Video to come
There’s a shift happening among religious voters but the panelist at the Faith Vote Panel here at the DNC convention hedged on where or to whom it is shifting. The panel consisted of Moderator Amy Sullivan, National Correspondent, TIME Magazine and author of Faithful Democrats, Rev. Ron Stief, Director of Organizing Strategy, Faith in Public Life, Alexia Kelley, Executive Director and Co-founder, Catholics in Alliance for the Common Good; Zack Exley of the blog Revolution in Jesusland, and Dr. Michael Bernard Beckwith founded the Agape International Spiritual Center.
Maybe the shift is most noticeable with the Democratic Party itself and the way it relates to people of faith. Leah Daughtry, the CEO of the DNC convention and a Pentecostal preacher, said yesterday at the Interfaith Service: “Democrats have not just discovered faith, we have always been people of faith.” But Steve Waldman reminded us today that in John Kerry’s acceptance speech in 2004 he welcomed people of faith, implying that they were some how other than the mainstream party. Four years later Democrats have a candidate who resonates with many religious people and whose campaign has done unprecedented outreach to religious communities, especially Evangelicals and Catholics.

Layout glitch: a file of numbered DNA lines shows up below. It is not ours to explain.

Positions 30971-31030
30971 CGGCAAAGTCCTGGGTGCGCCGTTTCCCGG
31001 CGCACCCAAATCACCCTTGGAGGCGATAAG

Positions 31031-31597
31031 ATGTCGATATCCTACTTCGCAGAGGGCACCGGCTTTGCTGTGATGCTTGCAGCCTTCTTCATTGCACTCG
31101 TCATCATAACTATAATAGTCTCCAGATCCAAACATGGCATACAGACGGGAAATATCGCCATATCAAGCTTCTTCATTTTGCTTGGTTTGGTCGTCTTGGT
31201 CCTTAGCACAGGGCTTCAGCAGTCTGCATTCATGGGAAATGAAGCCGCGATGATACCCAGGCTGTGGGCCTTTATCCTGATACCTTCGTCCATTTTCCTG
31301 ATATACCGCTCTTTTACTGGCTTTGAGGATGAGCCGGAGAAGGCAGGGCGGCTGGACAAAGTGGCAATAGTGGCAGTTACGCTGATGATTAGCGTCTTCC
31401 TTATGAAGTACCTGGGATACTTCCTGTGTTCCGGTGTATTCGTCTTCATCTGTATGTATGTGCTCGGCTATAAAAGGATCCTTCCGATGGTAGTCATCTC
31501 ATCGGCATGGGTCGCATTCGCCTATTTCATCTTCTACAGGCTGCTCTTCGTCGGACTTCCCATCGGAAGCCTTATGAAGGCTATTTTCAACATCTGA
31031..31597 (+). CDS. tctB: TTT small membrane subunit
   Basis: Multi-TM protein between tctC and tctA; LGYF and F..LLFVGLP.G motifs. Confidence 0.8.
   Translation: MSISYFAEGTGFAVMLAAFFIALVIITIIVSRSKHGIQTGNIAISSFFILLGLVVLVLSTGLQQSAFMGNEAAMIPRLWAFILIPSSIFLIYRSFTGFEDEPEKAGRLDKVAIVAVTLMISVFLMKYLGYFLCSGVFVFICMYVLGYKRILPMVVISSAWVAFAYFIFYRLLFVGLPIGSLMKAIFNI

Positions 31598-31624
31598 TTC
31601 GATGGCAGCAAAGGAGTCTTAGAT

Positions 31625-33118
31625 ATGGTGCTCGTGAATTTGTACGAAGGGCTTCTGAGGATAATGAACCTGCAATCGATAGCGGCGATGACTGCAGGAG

Alexia Kelly, a Progressive Revival Blogger as well as director of Catholics in Alliance said that there is a bigger swing vote factor this year than in 2004 as other social justice issues like the economy and international policies are being weighed against a continued disagreement with Democrats position on abortion. One of her more interesting points was that Catholics are traditionally NOT against big government, rather they appreciate the role of government in supplying services for the common good. The role of religious communities is to shape government to supply the services needed for that common good. This puts them more in line with traditional Democratic policies than Republican ones.
Each speaker in their own way emphasized the changes they see happening in the faith vote. Most amusingly, Zach Exley of Revolution in Jesusland spoke of the new Christian anarchist and their role model (if anarchists can have such a thing) Shane Claiborne who has promoted the idea of not voting at all in his book Jesus for President. While I don’t approve of people not voting at all, I do appreciate the idea that young Evangelicals should not become stooges of the Democratic party like those on the right got sucked into the Republican party.
It is unfortunate that main-line Protestants and Jews, considered the bedrock of the Democratic party were not mentioned at all. While most mainline Protestants will stick with Obama this year, it is not at all certain that all Jews will given some of the skepticism that some Jews have about Obama’s support of Israel. If Obama’s team is treating these two major constituencies as casually as this panel did then he may be in trouble this fall.